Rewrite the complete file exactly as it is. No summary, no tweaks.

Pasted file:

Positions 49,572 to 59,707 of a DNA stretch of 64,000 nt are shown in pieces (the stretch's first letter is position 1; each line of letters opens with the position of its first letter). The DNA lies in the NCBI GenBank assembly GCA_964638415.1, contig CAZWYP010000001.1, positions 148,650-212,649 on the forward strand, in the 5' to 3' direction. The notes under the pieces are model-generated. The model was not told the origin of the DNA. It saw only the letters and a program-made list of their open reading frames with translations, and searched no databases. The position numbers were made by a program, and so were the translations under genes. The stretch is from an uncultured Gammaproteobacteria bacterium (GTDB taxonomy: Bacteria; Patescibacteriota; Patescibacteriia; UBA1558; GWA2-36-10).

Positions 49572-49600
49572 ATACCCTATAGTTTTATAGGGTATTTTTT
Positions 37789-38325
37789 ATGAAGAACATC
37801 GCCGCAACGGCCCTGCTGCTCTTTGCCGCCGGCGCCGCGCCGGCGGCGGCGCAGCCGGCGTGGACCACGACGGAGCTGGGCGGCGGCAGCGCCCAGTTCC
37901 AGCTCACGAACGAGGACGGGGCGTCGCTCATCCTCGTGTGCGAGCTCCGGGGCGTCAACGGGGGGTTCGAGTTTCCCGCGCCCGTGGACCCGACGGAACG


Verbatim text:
Positions 49,572 to 59,707 of a DNA stretch of 64,000 nt are shown in pieces (the stretch's first letter is position 1; each line of letters opens with the position of its first letter). The DNA lies in the NCBI GenBank assembly GCA_964638415.1, contig CAZWYP010000001.1, positions 148,650-212,649 on the forward strand, in the 5' to 3' direction. The notes under the pieces are model-generated. The model was not told the origin of the DNA. It saw only the letters and a program-made list of their open reading frames with translations, and searched no databases. The position numbers were made by a program, and so were the translations under genes. The stretch is from an uncultured Gammaproteobacteria bacterium (GTDB taxonomy: Bacteria; Patescibacteriota; Patescibacteriia; UBA1558; GWA2-36-10).

Positions 49572-49600
49572 ATACCCTATAGTTTTATAGGGTATTTTTT
Positions 37789-38325
37789 ATGAAGAACATC
37801 GCCGCAACGGCCCTGCTGCTCTTTGCCGCCGGCGCCGCGCCGGCGGCGGCGCAGCCGGCGTGGACCACGACGGAGCTGGGCGGCGGCAGCGCCCAGTTCC
37901 AGCTCACGAACGAGGACGGGGCGTCGCTCATCCTCGTGTGCGAGCTCCGGGGCGTCAACGGGGGGTTCGAGTTTCCCGCGCCCGTGGACCCGACGGAACG